I just realised that in my previous post this week, on summer jackets, I neglected to mention what I own and what I am having made. I assume they might be useful examples.
I own three summer jackets already (made to measure rather than bespoke unfortunately): a tan linen jacket, half-lined with a nice variegated yellow-to-brown herringbone; a yellow cotton gabardine jacket, unlined and of almost no internal structure (bought on honeymoon in Florence); and a navy basket-weave jacket, quarter lined with some nice white taping on the internal seams.
And I am having made (at Graham Browne in London, bespoke): a 9-ounce cashmere/silk jacket in brown with pale blue overcheck (Sandringham bunch, John Hardy), unlined and seams taped with blue Liberty shirt cotton; and a pale grey cashmere jacket, half lined, of a slightly heavier weight but done in a rather open weave (W Bill). All jackets, in this and the previous paragraph, single breasted.
Though I hope to eventually replace the tan, yellow and navy jackets with bespoke ones, I think the collection overall covers almost every base, certainly colour-wise.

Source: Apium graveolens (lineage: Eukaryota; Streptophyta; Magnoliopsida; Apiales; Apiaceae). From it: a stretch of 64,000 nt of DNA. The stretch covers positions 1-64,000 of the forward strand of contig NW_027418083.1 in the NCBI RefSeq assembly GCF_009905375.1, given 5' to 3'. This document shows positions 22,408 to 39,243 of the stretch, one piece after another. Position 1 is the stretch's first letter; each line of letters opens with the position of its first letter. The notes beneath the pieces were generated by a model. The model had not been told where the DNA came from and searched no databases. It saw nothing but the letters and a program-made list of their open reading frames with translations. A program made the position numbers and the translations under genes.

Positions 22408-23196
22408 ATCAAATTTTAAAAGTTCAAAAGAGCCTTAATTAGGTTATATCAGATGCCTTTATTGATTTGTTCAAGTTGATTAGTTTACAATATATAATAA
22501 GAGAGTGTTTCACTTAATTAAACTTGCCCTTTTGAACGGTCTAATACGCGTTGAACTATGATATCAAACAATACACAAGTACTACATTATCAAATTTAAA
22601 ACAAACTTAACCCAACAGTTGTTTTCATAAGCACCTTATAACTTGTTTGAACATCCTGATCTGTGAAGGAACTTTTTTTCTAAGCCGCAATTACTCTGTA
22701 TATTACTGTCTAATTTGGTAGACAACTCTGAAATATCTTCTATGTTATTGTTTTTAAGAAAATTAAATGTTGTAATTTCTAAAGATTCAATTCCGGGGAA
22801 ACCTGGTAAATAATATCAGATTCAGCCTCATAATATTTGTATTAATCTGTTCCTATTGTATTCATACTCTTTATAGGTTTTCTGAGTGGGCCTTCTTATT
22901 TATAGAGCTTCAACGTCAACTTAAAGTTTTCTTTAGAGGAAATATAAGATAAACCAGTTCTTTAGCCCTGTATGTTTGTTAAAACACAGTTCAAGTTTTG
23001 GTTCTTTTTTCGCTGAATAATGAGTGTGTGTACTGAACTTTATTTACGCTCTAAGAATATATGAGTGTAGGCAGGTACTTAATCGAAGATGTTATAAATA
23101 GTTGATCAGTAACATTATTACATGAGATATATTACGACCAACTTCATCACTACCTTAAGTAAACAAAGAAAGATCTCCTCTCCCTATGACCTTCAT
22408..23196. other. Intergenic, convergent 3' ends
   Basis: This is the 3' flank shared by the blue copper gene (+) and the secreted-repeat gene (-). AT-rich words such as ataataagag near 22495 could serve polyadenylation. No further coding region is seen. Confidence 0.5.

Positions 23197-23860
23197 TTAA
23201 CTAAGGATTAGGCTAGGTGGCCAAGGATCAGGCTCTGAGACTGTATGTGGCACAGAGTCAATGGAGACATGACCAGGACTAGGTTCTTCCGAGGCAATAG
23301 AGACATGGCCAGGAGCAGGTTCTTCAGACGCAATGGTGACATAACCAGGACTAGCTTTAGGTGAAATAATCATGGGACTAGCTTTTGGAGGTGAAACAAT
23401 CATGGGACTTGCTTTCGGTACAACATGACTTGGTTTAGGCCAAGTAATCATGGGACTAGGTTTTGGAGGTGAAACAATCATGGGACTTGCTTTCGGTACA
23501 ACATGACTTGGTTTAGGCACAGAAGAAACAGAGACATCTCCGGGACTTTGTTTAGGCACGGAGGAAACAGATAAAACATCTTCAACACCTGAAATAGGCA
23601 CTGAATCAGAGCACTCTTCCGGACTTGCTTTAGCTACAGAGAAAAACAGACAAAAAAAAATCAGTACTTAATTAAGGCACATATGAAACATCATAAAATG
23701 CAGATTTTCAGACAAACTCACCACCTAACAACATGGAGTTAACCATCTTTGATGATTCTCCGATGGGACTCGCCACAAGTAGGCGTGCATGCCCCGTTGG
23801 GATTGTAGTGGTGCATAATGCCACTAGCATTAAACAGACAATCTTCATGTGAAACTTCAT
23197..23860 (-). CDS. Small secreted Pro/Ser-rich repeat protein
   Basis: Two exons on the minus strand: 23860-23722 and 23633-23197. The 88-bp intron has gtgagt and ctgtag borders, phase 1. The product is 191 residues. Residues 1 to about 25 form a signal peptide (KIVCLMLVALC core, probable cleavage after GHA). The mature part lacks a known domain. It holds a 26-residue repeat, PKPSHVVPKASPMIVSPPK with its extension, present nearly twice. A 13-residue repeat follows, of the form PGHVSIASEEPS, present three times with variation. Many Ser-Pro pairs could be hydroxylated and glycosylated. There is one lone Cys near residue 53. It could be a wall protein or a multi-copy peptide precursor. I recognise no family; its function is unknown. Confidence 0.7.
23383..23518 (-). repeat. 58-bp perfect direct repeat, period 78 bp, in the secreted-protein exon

But the subject of this post is summer trousers – what to wear with those jackets. Now the first thing to remember is that trousers wear cooler than jackets. This means that you can get away with heavier cloth and there is really no need to go down the linen route or (heaven forefend) wear shorts.
[Incidentally, I don’t dislike shorts in a smart get-up – when I saw Patrick Grant at Norton & Sons recently he was wearing some E Tautz shorts with a shirt and knit tie, which I think worked well. But it doesn’t work with a jacket. The schoolboy associations become overwhelming.]
So cloths I would recommend for summer trousers are: a nice lightweight pale-grey worsted wool, perhaps in a rougher weave than normal to keep them looking casual (Panta of New York does a nice style); a cream flannel, perhaps for slightly cooler days, in a trim cut and probably with turn-ups; and finally a nice white cotton, in a plain weave and without turn-ups to keep the look clean.
All three pairs of trousers could be worn with almost any of the jackets listed above (the only one I wouldn’t recommend is the cream flannel with tan or yellow – might look at little too yellowy all over).
The weight of the cotton isn’t that important, as it will wear similarly whatever. But with the flannel and worsted, go for a couple of ounces heavier than you would instinctively in summer trousers. With an unlined jacket, loafers and bare ankles, you’ll never notice.